At the end of last year, the New York City Council voted to approve Intro. 2033, legislation which will create a new class of certificate of occupancy: the Interim Certificate of Occupancy (“ICO”). The Department of Buildings is permitted to begin issuing ICOs as early as mid-April. Like a Temporary Certificate of Occupancy (“TCO”), an ICO will be available for portions of a project which are deemed safe for occupancy even though the remainder of the project has not been completed. Unlike TCOs, ICOs are not required to be renewed every 90 days – they expire only on issuance of a final Certificate of Occupancy by the DOB.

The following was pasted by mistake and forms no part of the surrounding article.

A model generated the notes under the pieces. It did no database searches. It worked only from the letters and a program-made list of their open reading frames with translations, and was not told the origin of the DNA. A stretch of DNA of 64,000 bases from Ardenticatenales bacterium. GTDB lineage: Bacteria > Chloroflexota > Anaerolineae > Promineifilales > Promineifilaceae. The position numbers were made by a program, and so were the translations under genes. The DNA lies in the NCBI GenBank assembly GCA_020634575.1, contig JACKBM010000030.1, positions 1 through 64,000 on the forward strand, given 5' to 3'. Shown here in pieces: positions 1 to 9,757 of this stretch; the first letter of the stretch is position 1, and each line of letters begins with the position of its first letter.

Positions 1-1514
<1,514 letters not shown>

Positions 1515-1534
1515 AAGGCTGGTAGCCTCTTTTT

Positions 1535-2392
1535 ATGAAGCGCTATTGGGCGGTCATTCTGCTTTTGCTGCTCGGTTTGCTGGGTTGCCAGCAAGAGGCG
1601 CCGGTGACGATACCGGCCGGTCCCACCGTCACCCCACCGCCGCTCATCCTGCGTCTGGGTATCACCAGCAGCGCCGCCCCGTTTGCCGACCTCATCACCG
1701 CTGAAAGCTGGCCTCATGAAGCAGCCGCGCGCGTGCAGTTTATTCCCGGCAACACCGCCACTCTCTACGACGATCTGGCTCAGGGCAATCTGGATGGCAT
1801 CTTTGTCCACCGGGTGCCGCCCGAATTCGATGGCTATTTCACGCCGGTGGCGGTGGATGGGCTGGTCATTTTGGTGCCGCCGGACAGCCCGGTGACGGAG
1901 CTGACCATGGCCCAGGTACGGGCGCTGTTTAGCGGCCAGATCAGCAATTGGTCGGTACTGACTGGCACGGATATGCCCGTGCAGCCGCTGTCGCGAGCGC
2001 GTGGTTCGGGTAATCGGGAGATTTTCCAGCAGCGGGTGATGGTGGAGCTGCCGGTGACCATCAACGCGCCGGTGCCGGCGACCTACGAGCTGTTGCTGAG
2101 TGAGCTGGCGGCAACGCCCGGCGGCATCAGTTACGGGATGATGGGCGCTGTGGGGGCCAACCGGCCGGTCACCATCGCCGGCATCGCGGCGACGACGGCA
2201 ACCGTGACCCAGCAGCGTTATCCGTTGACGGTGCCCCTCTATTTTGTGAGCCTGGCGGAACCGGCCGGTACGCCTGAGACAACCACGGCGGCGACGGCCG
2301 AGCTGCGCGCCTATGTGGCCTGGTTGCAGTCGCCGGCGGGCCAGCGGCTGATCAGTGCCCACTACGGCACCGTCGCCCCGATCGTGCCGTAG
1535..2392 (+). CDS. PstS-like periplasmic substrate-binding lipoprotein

This new option will provide more stability for developers and building owners by providing a secure certificate that can be offered to prospective tenants without the risk of a renewal denial every 90 days and no additional required DOB interaction. It will further reduce red tape and unnecessary interactions between developers and the City.

However, not all buildings will qualify for ICO. ICOs are not available for:

  1. Residential buildings with fewer than eight stories or fewer than four dwelling units;
  2. Non-residential buildings with fewer than five stories;
  3. Mixed-use buildings with fewer than four dwelling units; and
  4. Parking structures.

Ultimately, ICOs potentially represent a significant boost to both the residential and commercial real estate industry by removing an easy to miss but essential and consequential renewal off the table and reducing the risk of unpleasant surprises for tenants.